In sec 2(6) of the Act, future goods have been defined as the goods that will either be manufactured or produced or acquired by the seller at the time the contract of sale is made. The contract for the sale of future goods will never have the actual sale in it, it will always be an agreement to sell. For example, you have an apple orchard with apples in it. You agree to sell 1000 apples to a buyer after the apples ripe. This is a sale that has to occur in the future but the goods have been identified already and the agreement made. Such goods are known as future goods.


(C) Contingent Goods

Contingent goods are actually a subtype of future goods in the sense that in contingent goods the actual sale is to be done in the future. These goods are part of a sale contract that has some contingency clause in it.


For example, if you sell your apples from your orchard when the trees are yet to produce apples, the apples are a contingent good. This sale is dependent on the condition that the trees are able to produce apples, which may not happen.


  • Destruction of subject matter of a contract (Sections 7 & 8)

a. Goods not existing at the time of contract: If at the time a contract of sale is entered into, the subject-matter of a contract being specific goods, which without the knowledge of the seller have been destroyed or so damaged as not to answer to the description in the contract, and then the contract is void ab initio. The Section is founded on the rule that where both the parties to a contract are under a mistake as to a matter of fact essential to a contract, the contract is void.


b. Goods perishing after the contract is made: Where there is an agreement to sell specific goods and the goods, subsequently without any fault of the seller or the buyer perish or suffer such damages as not to answer to the description in the agreement before the risk passes to the buyer, the agreement becomes void (Section 8). This would apply only if the risk had not passed to the buyer. Generally, risk passes with property i.e., when the property in the goods sold has passed to the buyer bears the risk of subsequent destruction of, or damage to the goods.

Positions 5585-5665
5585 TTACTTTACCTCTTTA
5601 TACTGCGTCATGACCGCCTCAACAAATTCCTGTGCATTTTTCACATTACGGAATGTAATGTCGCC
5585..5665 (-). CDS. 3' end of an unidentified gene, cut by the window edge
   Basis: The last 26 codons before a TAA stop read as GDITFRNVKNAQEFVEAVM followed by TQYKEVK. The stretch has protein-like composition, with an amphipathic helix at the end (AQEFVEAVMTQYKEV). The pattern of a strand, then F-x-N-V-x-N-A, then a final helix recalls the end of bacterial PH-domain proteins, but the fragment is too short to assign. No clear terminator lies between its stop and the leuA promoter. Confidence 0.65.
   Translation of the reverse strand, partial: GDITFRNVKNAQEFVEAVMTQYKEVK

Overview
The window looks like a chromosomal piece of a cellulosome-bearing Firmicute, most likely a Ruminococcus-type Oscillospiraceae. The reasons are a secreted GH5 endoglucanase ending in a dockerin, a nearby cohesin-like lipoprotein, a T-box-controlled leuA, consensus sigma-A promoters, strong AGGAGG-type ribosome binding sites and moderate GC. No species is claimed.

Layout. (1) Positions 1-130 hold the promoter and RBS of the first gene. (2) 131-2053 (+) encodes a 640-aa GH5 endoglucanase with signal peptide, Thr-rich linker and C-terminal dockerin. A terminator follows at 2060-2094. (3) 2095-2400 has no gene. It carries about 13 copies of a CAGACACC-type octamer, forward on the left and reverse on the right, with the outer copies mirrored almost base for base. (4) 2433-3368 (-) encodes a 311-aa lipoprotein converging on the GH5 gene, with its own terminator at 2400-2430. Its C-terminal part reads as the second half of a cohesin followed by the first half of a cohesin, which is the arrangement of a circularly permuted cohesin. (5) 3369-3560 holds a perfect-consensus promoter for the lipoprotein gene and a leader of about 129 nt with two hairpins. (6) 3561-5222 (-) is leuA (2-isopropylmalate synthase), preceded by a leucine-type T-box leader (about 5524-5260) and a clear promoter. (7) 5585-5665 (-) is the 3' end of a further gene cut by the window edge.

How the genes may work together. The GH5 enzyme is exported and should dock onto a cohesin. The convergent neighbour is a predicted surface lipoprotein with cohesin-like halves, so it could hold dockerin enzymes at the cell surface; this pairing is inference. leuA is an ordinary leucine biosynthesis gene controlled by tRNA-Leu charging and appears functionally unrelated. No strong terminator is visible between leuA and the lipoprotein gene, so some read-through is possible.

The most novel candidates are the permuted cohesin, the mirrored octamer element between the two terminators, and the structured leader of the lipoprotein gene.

CONDITIONS AND WARRANTIES

Section 11 to 13 under Chapter II of the Sales of Goods Act, 1930 lay down the provisions relating to conditions and warranties or express conditions and warranties.


Section 11 deals with Stipulations as to time: Unless a different intention can be ascertained from the contract, stipulations as to the time of payment are not considered to be of the essence of a contract of sale. Whether any other stipulation as to time is of the essence of the contract or not will ultimately depend on the terms of the contract.